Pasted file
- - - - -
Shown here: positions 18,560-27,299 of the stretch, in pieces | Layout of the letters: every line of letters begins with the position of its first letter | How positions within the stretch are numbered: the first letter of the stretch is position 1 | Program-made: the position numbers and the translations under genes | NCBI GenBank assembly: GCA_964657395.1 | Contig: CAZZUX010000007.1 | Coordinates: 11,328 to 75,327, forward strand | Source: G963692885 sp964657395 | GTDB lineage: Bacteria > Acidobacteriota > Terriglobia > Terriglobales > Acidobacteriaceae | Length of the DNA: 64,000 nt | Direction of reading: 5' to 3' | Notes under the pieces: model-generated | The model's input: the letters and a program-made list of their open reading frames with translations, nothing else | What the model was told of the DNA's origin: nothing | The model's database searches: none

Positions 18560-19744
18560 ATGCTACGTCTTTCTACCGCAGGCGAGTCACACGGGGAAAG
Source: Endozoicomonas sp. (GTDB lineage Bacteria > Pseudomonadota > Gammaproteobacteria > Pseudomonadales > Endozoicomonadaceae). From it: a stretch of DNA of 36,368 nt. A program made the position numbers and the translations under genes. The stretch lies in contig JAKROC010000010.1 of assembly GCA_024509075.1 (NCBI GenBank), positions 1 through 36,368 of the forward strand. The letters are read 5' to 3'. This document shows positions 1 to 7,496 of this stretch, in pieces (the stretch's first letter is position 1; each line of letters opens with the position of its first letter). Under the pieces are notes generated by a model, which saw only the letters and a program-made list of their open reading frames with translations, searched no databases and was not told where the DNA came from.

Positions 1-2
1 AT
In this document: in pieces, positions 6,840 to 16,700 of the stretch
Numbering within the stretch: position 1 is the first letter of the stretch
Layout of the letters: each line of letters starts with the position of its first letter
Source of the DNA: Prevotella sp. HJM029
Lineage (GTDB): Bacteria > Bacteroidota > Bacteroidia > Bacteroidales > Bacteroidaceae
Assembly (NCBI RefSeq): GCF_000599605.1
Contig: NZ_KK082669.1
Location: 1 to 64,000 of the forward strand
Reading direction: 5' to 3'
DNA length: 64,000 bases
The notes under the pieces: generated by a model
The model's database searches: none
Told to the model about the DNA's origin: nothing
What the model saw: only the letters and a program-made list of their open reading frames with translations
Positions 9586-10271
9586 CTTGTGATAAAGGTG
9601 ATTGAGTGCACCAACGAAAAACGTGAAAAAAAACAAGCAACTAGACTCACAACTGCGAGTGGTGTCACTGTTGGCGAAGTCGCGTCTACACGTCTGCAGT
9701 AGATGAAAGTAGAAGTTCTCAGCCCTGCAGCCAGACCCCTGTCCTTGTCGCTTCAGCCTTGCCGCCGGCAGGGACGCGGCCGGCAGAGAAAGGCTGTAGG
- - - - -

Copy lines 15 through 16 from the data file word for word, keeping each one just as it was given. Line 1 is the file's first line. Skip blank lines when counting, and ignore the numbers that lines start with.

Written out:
Reading direction: 5' to 3'
DNA length: 64,000 bases